American abstract expressionism

American abstract expressionism was an American post–World War II art movement. It was the first specifically American movement to achieve international influence and put New York City at the center of the western art world, a role formerly filled by Paris. Blog provides images, statements by the artists and videos.

James Brooks ( 1906 − 1992 )

Considered a first generation abstract expressionist painter, Brooks was amongst the first abstract expressionists to use staining as an important technique. According to Carter Ratcliff: ”His concern has always been to create painterly accidents of the kind that allow buried personal meanings to take on visibility.”  
James Brooks, BERL, 1956
James Brooks, BERL, 1956
Oil on canvas, 62 x 66 inchesAll rights reserved by the artist or his legal delegates. 


Nicolas Carone ( 1917 − 2010 )

Nicolas Carone (June 4, 1917 – July 15, 2010) belonged to the early generation of New York School Abstract Expressionist artists whose artistic innovation by the 1950s had been recognized across the Atlantic, including Paris. New York School Abstract Expressionism, represented by Jackson Pollock, Willem De Kooning, Franz Kline, Conrad Marca-Relli and others became a leading art movement of the postwar era. 

Nicolas Carone, Untitled, 1957. o:c

Nicolas Carone, Untitled, 1957.
Oil on canvas, 60 x 74 inches.
All rights reserved by the artist or his legal delegates.


Elaine de Kooning (1918 – 1989)

Elaine de Kooning (March 12, 1918 – February 1, 1989) was an Abstract Expressionist, Figurative Expressionist painter in the post-World War II era and editorial associate for Art News magazine.[1] On December 9, 1943, she married artist Willem de Kooning, who was a highly influential artist in the Abstract Expressionism movement.

Elaine de Kooning, Untitled, 1957

Elaine de Kooning, Untitled, 1957
Oil on canvas, 30 x 30 inches
All rights reserved by the artist or her legal delegates. 

Video: Elaine de Kooning

 

Perle Fine (1908-1988)

Perle Fine (1908–1988) was among the most prominent female artists associated with American Abstract Expressionism. She stated: ”I never thought of myself as a student or teacher, but as a painter. When I paint something I am very much aware of the future. If I feel something will not stand up 40 years from now, I am not interested in doing that kind of thing.”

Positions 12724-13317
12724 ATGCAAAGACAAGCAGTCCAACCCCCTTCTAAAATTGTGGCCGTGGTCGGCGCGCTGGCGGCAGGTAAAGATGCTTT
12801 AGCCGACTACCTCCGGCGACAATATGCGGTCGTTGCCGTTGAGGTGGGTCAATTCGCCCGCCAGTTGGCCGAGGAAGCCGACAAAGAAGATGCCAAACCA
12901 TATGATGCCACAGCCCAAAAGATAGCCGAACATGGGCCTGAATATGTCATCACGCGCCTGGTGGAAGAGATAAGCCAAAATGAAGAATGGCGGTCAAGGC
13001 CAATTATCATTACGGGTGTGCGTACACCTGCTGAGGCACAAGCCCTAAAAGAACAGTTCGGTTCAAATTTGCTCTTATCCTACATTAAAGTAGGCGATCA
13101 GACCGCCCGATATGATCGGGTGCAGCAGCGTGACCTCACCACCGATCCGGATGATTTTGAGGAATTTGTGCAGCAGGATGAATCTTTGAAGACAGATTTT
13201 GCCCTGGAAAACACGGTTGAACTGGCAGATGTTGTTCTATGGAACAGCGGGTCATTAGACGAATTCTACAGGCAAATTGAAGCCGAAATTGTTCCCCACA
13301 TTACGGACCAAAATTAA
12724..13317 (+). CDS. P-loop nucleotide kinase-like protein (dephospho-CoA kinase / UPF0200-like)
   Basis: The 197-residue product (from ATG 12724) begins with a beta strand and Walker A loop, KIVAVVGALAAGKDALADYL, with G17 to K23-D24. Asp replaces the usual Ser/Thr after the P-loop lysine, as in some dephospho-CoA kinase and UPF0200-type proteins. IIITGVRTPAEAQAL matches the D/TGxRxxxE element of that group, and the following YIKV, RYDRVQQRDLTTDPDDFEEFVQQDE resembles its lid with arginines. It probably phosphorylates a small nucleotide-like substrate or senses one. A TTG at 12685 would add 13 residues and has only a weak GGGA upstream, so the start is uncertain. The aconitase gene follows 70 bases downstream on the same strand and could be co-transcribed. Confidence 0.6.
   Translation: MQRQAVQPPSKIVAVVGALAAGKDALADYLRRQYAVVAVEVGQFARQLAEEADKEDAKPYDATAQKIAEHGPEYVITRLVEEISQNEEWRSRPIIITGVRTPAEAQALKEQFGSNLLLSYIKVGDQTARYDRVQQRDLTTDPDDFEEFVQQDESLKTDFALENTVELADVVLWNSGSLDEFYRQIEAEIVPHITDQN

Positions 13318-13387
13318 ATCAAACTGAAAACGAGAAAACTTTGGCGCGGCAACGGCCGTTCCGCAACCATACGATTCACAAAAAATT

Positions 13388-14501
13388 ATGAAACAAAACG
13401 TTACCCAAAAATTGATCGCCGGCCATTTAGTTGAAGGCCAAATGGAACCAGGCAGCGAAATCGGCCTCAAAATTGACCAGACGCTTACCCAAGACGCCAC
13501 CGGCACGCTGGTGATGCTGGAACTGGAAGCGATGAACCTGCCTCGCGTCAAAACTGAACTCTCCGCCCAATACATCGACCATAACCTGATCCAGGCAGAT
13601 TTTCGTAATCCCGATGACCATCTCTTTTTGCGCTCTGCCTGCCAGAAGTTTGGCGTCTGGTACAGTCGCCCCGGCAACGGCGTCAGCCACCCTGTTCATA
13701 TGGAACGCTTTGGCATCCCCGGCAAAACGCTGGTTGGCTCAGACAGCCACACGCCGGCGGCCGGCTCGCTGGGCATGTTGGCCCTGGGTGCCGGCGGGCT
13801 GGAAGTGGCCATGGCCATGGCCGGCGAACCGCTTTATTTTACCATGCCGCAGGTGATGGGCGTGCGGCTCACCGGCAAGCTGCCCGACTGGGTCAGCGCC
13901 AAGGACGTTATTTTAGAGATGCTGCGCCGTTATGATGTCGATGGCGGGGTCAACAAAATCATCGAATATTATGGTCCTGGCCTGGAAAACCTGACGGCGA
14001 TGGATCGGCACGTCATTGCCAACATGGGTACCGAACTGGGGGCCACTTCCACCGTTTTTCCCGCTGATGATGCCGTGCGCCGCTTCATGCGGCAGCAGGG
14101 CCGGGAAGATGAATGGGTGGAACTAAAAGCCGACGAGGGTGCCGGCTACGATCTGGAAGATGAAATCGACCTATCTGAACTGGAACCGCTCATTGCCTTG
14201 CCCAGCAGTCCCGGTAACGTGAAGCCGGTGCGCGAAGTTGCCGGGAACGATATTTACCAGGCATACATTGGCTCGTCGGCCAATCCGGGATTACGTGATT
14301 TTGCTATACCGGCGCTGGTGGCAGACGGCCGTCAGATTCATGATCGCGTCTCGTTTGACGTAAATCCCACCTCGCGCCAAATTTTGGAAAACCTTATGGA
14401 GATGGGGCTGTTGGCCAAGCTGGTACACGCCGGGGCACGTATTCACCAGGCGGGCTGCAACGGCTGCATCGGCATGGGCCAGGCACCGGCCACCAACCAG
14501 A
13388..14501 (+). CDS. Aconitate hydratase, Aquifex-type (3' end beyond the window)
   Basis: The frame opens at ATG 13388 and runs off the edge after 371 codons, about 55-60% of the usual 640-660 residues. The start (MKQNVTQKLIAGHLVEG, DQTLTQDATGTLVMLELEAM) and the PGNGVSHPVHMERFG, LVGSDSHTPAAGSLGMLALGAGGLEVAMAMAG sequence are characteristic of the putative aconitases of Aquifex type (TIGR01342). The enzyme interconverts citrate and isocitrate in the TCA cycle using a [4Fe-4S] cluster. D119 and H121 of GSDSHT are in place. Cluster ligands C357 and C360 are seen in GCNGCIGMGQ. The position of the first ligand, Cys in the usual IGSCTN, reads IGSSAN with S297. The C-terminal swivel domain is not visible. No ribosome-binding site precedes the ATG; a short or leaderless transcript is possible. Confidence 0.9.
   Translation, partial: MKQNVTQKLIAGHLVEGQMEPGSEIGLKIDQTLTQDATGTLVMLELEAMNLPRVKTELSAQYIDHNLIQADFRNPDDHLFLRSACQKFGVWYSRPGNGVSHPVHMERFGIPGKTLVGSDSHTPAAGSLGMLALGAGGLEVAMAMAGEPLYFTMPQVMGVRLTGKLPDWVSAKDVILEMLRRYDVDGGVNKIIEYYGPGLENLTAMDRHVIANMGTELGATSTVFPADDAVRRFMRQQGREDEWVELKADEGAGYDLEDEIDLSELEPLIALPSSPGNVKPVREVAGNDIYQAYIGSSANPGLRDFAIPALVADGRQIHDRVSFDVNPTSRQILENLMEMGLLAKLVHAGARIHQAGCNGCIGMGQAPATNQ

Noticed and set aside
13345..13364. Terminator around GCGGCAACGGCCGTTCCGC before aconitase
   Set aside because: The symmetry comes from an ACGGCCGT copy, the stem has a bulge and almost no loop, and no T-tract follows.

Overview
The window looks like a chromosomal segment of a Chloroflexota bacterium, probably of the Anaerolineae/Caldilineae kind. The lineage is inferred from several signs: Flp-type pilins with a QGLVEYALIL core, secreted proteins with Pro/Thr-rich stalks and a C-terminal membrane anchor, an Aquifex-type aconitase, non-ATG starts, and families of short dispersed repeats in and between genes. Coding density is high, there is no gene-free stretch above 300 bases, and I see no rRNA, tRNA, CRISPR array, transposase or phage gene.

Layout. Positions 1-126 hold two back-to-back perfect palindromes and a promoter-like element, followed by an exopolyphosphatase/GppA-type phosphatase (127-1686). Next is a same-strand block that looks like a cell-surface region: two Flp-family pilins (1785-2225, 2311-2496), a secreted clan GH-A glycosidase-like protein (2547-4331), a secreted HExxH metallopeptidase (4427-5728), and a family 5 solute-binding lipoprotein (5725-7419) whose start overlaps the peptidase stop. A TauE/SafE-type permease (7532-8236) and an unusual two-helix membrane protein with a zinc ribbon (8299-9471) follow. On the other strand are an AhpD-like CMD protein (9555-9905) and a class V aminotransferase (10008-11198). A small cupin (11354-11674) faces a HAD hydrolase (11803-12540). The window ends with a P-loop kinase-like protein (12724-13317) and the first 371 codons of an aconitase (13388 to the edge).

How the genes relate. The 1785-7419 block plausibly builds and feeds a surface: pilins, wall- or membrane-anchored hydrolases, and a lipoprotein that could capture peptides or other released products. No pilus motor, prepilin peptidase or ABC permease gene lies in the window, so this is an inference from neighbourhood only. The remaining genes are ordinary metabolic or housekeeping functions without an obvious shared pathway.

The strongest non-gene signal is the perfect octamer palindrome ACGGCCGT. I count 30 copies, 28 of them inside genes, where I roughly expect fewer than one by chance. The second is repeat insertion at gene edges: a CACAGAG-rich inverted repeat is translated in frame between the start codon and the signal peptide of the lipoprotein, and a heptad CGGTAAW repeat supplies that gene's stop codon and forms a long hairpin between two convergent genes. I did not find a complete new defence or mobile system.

Perle Fine Roaring Wind 1958

Perle Fine, The Roaring Wind, 1958.
Oil collage on canvas with aluminum foil, 42 x 52 1/4 inches.

Reproduced in the book:  
Books including Perle Fine: 

Video: Perle Fine Abstract Expressionism-1950s New York action painter


Albert Kotin (1907-1980)

Albert Kotin belonged to the early generation of New York School Abstract Expressionist Artists whose artistic innovation by the 1950s had been recognized across the Atlantic including Paris. New York School Abstract Expressionism represented by Jackson Pollock, Willem De Kooning, Franz Kline and others became the leading art movement of the postwar era.

Albert Kotin, Westerly, 1957

 Albert Kotin, Westerly, 1957
 Oil on canvas, 69 x 79 inches
 All rights reserved by the artist or his legal delegates.
Reproduced in the book:  

Books including Albert Kotin:

  


Conrad Marca-Relli (1913 − 2000)

Conrad Marca-Relli was a New York School Abstract Expressionist artist. This period was later defined as The Abstract Expressionist Era. His monumental collages were hailed as a major art form. His works are in the collections of the leading museums of America and Europe and in private collections around the world.

Conrad Marca-Relli, Untitled, 1958 

Conrad Marca-Relli, Untitled, 1958
Oil on canvascollage on canvas, 38 x 471/2 inches
All rights reserved by the artist or his legal delegates.

Reproduced in the book:
 

5 Comments

Filed under Abstract Art, Abstract Expressionism, American Art, Art, Art Books, Books, Fine Art, Virtual Gallery

5 responses to “American abstract expressionism

  1. Rudy Ernst

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